Monday, August 20, 2012

Humans Have a Problem Being Wrong.

Kathryn Schulz is an expert on being wrong.  She says that if some guy disagrees with you, most people will assume one of the following:
  1. He doesn't know stuff (ignorant)
  2. He doesn't comprehend it (i.e. is stupid)
  3. He is evil.

The nicer people start with one and move to three, but some people just assume you are evil right off the bat.  Of course, while most people use these three quick analysis methods.   They ignore several other possibilities.  This is particularly a problem in politics - your opponent starts out trying to teach you facts, then ensure that you draw the correct conclusions, but if those two actions fail, he decides you must be EVIL.  This is wrong.  There are many other explanations then your opponent being ignorant, stupid or evil.

Here are the other possibilities that I have identified:

First, the most obvious one - yourself might be wrong, i.e. YOU are ignorant, YOU are stupid or YOU are evil.  It's sort of obvious why wen don't consider this possibility.  But given a random person, it is exactly as likely as the first three examples, for obvious reasons.

Second, it also ignores the possibility of combinations.  In truth, this is always the case.   No one knows everything - all of us are at least a little bit ignorant.  No one truly comprehends everything - all of are at least a little bit stupid.  And yes, no one is a real saint - all of are at least a little bit evil.  

This means that in all cases, both you and your opponent are at least a little bit ignorant, stupid and evil.

Third, it ignores different points of view.  Language is an approximation, not a perfect reflection of reality.  This means no statement can ever be totally accurate and quote often two contradictory explanations can both be true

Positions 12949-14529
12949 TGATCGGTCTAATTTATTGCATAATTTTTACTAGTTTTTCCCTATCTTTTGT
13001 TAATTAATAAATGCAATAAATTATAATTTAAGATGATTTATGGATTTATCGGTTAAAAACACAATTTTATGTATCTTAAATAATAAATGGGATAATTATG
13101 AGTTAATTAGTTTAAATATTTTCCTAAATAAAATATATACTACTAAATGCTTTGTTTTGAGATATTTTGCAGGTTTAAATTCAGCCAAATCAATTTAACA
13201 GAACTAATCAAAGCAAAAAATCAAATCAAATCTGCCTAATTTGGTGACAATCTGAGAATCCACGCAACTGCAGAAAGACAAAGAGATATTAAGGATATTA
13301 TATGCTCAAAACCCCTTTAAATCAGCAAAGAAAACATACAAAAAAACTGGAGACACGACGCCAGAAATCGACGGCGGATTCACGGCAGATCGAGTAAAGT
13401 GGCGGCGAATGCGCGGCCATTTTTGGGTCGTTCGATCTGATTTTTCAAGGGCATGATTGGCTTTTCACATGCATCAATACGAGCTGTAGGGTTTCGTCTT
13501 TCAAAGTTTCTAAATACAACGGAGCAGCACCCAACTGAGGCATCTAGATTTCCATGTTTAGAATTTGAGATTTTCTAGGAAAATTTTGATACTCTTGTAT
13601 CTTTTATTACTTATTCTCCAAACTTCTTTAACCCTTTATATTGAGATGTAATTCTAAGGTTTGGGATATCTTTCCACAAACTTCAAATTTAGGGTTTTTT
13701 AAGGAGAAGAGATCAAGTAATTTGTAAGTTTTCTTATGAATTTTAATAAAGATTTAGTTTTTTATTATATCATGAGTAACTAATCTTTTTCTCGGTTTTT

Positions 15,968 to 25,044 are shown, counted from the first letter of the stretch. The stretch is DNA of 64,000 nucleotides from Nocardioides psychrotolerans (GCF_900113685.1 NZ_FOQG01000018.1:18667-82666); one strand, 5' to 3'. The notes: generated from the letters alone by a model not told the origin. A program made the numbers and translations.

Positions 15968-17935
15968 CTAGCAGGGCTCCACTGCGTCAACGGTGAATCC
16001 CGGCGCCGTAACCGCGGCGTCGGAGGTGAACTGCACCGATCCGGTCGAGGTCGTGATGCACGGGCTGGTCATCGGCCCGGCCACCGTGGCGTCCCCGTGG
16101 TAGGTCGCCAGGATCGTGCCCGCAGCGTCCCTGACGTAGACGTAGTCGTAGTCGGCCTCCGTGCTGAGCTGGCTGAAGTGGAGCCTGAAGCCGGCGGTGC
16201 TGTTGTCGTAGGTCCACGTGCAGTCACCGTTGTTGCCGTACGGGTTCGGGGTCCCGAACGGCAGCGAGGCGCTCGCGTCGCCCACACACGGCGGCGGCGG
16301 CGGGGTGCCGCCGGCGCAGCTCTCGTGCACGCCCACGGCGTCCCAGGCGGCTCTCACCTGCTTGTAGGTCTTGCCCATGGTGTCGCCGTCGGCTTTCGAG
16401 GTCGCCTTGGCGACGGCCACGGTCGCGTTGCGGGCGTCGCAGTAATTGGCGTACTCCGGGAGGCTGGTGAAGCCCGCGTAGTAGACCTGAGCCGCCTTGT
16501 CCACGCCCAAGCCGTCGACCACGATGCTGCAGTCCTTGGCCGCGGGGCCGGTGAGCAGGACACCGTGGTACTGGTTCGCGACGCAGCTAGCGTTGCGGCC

• In Communism, everyone is equal, there are no class distinctions.   In Communism, there is a strict class system - bureaucrats and everyone else.
  • Gold is worth a lot more than water - unless you are on a raft in the middle of the pacific ocean.
  • Charity deliveries food to hungry people in Africa save- them from starvation.  But it also destroy their native farms, creating starvation (Some charities now deliver money to areas, allowing the recipients to buy food from local merchants, but you get the idea.)
Contradictory statements can both be true.  There are several reasons for this.   You can come to one answer deductively and another by inductively and a third by faith.   There can be a difference between theory and practice.  Definitions may vary depending on time and location.  Time scale matters.   The truth and falsehood of statements can, in some circumstances, only be determined by a point of view.

Fourthly, it ignores different underpinnings.  When we talk about ignorance, we generally meant relevant information. But often there are a lot of indirect facts that are not obviously relevant.  You may know all the facts about the welfare bill, believe them, use reason correctly, but have different risk tolerances.  Your upbringing may allow for 1% of people to die of starvation, or become homeless, while others don't.    Those inner assumptions are never discussed.   They matter a lot. If your personal experience values something more than other people, you will come to completely different results.  If you live in a city, you will think government works a lot better than if you live in a rural area (sewers, cops, bus, fire department, roads, etc. are all better in a city).   Different things are relevant to different people because of their entire life stories.

In summary, besides your opponent being ignorant, stupid or evil, here are the other possibilities.  Before labeling your political opponent as evil, ask if one of these are true.
  1. You could be the one that is ignorant, stupid and/or evil
  2. You both could be ignorant, stupid, and/or evil.
  3. You could both be right.
  4. You could both be totally talking past each other, not understanding what matters to the other person.

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